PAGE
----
Grace's Mosaic Moments

Sunday, October 13, 2019

New Approach to Mystery?

Found on Facebook - Children in Kentucky rejoicing!


Not long ago I ranted about a mystery where I felt the author had gone overboard on points of view, giving almost every character, even the most minor, a point of view. And yet the book was so well written that despite all those POVs, it never lost track of the protagonist (a detective). I chalked up the "too many points of view" to a newbie's mistake and looked forward to what I hoped would be fewer POVs in the next book in the series.

This week, however, I realized I had stumbled across a whole new style of mystery (or at least to me). And from an experienced author who, I suspect, was eager to try a new approach. When I read the author's first book in this new series, I merely frowned over it, not taking the time to analyze why it was a bit of a disappointment from a favorite author. When the second book in the series gave me the same vibe, however, I realized I had to figure out what was causing me problems.

Brief Review of Mystery Styles

Grace note:  In general, with the exception of # 1 below, there is more Author POV in Mysteries than in Romance.

1.  Mysteries told solely in First Person. (One POV)
     Example:  Janet Evanovich's Stephanie Plum series

2.  Mysteries told in First & Third Person (Protagonist POV + Limited Third Person POVs)
     Examples:  James Lee Burke's Dave Robicheaux series, Linda Castillo's Amish series

3.  Mysteries in Limited Multiple POV (showing both Public & Law Enforcement)
     Example: the mysteries of P. D. James

4.  Cozy Mysteries in the Agatha Christie style (First Person and/or Third)

5.  Mysteries with Unlimited Multiple POV (but emphasis still on the protagonist)
     Example:  the mystery mentioned Paragraph One above.

And now the new one:

6.  A Mystery told from nearly every view point except that of the person who solves the mystery. (Yes, the protagonist has a POV, but it's relatively minor.)

Okay, first of all . . . 

1.  Kudos to the author for wanting to try something new.

2. Kudos to the author for carrying out the intricate puzzle so well.

BUT . . .

As much as I admire the challenge to an author of writing in a style that reveals the details of what each character does leading up to the obligatory murder—including red herrings, of course—and still not give away "who dun it," I found it frustrating that the protagonist stands by, an onlooker with nothing more than a few moments of POV here and there, and yet somehow, miraculously, ends up explaining what no one else can figure out. Too "in your face" for my taste. 

In other words, in most mysteries at least one murder comes early in the book, and the details of what happened are revealed after the fact. In this mystery style I'm describing as new, the murder comes much later than normal, with a whole slew of minute details about what a multitude of characters were doing prior to the murder. So many characters, in fact, that I had difficulty keeping them straight—yet another disappointment with this particular style.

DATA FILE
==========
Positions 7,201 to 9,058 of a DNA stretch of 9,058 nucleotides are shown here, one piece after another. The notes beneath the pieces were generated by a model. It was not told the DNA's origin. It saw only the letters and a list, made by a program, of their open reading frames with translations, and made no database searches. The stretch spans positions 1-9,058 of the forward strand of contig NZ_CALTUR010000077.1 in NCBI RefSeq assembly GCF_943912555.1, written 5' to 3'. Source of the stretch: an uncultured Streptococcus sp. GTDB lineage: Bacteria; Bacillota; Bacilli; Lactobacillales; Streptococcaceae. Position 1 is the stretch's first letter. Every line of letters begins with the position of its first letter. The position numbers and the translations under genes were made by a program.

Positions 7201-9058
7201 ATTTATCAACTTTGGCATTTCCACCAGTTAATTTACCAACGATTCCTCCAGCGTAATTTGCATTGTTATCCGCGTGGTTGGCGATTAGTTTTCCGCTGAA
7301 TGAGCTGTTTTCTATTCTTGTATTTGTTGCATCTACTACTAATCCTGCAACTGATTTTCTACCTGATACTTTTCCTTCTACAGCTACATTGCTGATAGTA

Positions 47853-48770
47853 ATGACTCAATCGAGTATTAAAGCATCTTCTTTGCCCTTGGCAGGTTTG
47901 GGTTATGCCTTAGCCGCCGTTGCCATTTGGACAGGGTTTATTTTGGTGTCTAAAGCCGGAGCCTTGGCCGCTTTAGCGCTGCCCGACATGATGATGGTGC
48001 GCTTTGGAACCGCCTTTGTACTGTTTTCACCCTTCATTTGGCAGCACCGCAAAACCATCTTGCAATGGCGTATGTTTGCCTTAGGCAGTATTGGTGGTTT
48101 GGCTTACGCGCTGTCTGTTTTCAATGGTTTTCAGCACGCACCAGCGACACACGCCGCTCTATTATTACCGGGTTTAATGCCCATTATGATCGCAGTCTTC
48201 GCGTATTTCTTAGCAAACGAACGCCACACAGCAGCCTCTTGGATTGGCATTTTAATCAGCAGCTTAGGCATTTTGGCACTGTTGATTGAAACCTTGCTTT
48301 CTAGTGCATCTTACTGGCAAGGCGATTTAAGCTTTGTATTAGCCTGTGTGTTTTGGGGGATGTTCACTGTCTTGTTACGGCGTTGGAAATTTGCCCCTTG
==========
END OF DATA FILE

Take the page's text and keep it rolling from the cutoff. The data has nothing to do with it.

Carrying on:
So . . . is it just me? I would appreciate hearing from others, both authors and readers, about your opinion of mysteries with the "protagonist" (the one who solves the mystery) as a minor character. 

 ~ * ~

A peek at a few of Blair's "oldies but goodies" (from 15-20 years ago):

A simple "category" romance set in one of my most favorite places on earth - Cape Cod, Massachusetts. We moved there when I was four (my father's first job after getting his Masters in Education from Harvard). And even after moving away, we visited the Cape every summer. Many years later, my parents retired there. So the Cape is dear to my heart. I also lived in both Boston and New Haven, so naturally they are included in this, my very first print book (for Kensington, August 2000).

Can a homicide detective and a defense attorney, both hovering on the edge of burnout, find happiness with each other?


My only Steampunk/Alternative History - but I really enjoyed putting it together. The research took me into a whole new realm of the imagination.

Our heroine helps a sheltered young woman named Victoria assume the throne after it has been usurped by that great British hero, the Duke of Wellington.


Intended for the Young Adult market, this is a meticulously researched Medieval that should be interesting for any age (unless you only like your Historicals rife with hot sex). Many of the characters and incidents are real. (Henry II, his wife Eleanore of Aquitaine, some of their many children, including those princes of legend, Richard and John. Also, William Marshall, whom most historians consider the greatest knight who ever lived.) 

One of my all-time favorite covers
A very young heiress has an opportunity to peek into the lives of Henry II and his contentious family, while falling in love with a young squire too poor to purchase the horse and armor necessary for becoming a knight.

~ * ~

 For a link to Blair's website, click here.

For a link to The Abominable Major on Amazon,  click here.

For a link to The Abominable Major on Smashwords,  click here.  

Background information on The Abominable Major can be found on my Facebook Author Page. To read it, click here.

Thanks for stopping by,



1 comment:

  1. Mystery is one of my favorite genres, but my tastes are old-fashioned and I don't see the fuss about author POV. So I'm not sure I can answer your question. However, I can say that whether it's Dorothy Sayers or Brother Cadfael, NCIS or Rizzoli and Isles, the mystery may be paramount for a particular story, but it's the characters that carry the story along, and from book to book or show to show. So if you're hoping to produce a series instead of just a one-off, I'd recommend making the detective more than a minor character.